This condition for merging of clusters is applied with the module score approach to obtain the final clustering. The probabilistic trust weight connecting the subgoal nodes has been described as a macro action for identifying clusters which are updated using principles described earlier. A role is associated with interpreting a story theme or topic or subtopic or aspect of a story which may be derived from input vector of aspects.
An alternative clustering or classification approach has been described as follows. The examples associated with a state can be classified into one or more identified categories. The full set of states is subdivided into smaller set of states to reduce the entropy measure defined on categories. An action is described on a state with an attribute which is used to further classify the subset of examples in the state. The Information Gain functions that are used are Entropy based, Gini Index based and Discriminant power function based [expected count/(total count)]. The leaf nodes of this decision tree must satisfy the constraint that all activity or tasks nodes which are members of any leaf cluster node are executed by agents with the same role.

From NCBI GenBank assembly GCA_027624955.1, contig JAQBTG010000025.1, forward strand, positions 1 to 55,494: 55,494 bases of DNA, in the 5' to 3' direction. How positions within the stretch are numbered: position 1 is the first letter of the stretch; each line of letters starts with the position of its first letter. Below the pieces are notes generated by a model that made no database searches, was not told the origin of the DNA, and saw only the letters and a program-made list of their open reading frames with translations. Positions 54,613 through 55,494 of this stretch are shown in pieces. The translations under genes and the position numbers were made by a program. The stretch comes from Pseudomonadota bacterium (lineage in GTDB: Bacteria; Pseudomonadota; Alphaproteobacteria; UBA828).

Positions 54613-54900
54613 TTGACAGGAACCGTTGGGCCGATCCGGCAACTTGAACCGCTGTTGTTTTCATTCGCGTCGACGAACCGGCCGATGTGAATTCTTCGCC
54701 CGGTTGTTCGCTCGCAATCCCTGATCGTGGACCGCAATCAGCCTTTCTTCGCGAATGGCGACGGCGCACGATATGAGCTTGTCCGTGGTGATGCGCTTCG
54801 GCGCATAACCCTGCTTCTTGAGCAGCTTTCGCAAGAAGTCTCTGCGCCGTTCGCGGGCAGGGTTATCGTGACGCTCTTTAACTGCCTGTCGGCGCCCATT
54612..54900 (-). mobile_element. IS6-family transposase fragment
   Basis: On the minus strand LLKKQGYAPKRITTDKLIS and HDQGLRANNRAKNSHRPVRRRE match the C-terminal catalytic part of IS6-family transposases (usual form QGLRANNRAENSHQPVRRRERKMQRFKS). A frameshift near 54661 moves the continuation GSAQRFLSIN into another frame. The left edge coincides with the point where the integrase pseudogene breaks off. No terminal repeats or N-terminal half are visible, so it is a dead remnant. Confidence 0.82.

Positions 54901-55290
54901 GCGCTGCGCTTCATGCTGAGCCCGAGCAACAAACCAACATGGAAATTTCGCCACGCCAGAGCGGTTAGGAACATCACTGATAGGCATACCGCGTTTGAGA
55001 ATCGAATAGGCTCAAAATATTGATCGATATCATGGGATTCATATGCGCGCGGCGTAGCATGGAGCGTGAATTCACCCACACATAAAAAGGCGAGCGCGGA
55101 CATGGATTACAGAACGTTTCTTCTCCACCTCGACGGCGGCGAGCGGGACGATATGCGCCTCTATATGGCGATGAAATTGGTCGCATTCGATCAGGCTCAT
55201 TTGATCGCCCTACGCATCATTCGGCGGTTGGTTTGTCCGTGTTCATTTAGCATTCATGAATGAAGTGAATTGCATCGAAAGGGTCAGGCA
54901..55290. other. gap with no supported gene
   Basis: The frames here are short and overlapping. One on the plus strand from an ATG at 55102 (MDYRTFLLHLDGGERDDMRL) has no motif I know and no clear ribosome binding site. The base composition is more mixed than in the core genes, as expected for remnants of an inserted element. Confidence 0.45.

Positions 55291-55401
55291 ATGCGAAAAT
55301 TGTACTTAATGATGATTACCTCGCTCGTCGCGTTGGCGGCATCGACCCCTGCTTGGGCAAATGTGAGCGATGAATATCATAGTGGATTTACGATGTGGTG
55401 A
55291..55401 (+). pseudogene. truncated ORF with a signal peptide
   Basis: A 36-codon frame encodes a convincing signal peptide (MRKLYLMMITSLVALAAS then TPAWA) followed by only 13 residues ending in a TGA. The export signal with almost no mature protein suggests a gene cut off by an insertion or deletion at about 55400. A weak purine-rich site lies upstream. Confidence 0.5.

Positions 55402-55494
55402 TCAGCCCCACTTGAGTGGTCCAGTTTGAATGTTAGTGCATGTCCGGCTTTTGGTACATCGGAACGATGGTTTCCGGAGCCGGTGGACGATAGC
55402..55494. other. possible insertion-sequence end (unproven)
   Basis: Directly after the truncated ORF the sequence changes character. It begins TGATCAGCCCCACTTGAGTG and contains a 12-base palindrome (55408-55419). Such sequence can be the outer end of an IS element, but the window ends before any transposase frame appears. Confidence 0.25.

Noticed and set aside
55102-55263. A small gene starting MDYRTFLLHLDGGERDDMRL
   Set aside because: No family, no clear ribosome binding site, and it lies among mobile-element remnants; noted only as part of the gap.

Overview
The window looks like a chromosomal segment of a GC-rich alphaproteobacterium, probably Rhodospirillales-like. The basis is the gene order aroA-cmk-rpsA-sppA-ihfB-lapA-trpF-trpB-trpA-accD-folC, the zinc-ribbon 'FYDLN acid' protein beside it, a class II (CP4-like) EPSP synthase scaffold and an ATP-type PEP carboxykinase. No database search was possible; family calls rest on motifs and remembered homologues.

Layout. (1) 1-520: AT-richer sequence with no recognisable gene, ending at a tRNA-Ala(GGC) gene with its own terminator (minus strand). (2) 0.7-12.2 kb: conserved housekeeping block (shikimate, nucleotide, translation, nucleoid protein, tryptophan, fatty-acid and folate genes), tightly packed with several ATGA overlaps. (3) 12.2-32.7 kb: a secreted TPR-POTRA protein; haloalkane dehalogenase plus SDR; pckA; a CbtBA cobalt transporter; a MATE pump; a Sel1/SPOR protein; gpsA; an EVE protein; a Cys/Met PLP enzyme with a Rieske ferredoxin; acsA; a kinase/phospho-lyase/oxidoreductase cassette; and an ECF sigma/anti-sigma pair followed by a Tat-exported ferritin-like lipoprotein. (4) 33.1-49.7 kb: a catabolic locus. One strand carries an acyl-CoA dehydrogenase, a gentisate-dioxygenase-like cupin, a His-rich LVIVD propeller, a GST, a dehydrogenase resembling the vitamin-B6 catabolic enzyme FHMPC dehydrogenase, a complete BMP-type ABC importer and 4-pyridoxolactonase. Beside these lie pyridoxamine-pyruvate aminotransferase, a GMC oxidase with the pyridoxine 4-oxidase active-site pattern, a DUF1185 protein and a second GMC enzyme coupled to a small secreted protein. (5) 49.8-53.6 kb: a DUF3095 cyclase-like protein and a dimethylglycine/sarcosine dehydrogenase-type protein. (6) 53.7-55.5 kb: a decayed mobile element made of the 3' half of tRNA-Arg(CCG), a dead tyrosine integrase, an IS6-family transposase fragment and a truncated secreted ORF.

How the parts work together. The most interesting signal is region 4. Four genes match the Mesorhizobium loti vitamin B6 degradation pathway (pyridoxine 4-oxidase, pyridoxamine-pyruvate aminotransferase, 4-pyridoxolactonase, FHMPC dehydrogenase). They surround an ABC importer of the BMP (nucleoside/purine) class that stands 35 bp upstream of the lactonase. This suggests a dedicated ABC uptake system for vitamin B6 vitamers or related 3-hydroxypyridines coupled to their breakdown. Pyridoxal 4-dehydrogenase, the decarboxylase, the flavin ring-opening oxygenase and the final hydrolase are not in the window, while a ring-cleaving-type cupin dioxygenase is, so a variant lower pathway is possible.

Here for measuring the applicability of our approach, a module group score can be defined for a group of module element nodes based on Joint Entropy distance [139] separating every pair of nodes (A, B) defined on this derived probabilistic weight P_{ABc} as discussed in Eq. 16.
This Joint entropy value based distance measure
$$ {\text{D}}_{\text{ij}} = {\text{p}}_{\text{ij}} * {\text{log}}({\text{p}}_{\text{ij}} ) + ( 1{}{\text{p}}_{\text{ij}} )*{ \log }( 1{}{\text{p}}_{\text{ij}} ) $$
(17)
This distance measure is further normalized by the maximum distance value max (D_{ij}) for the provenance graph model. Thus D_{ij} = D_{ij}/max(D_{ij}).
Thus quality of identified grouping or clustering of nodes in a module group can be represented using this distance measure and the difference from the weighted average distance calculated between every pair of nodes in the identified cluster. If this difference is lesser than a threshold value, the nodes are considered as elements of the same cluster. The adjacent groups of modules can be merged that satisfies a workflow score constraint as discussed earlier for a prespecified limit on the number of clusters/groups in workflow.
Rationale for provenance graph structure and classifier learning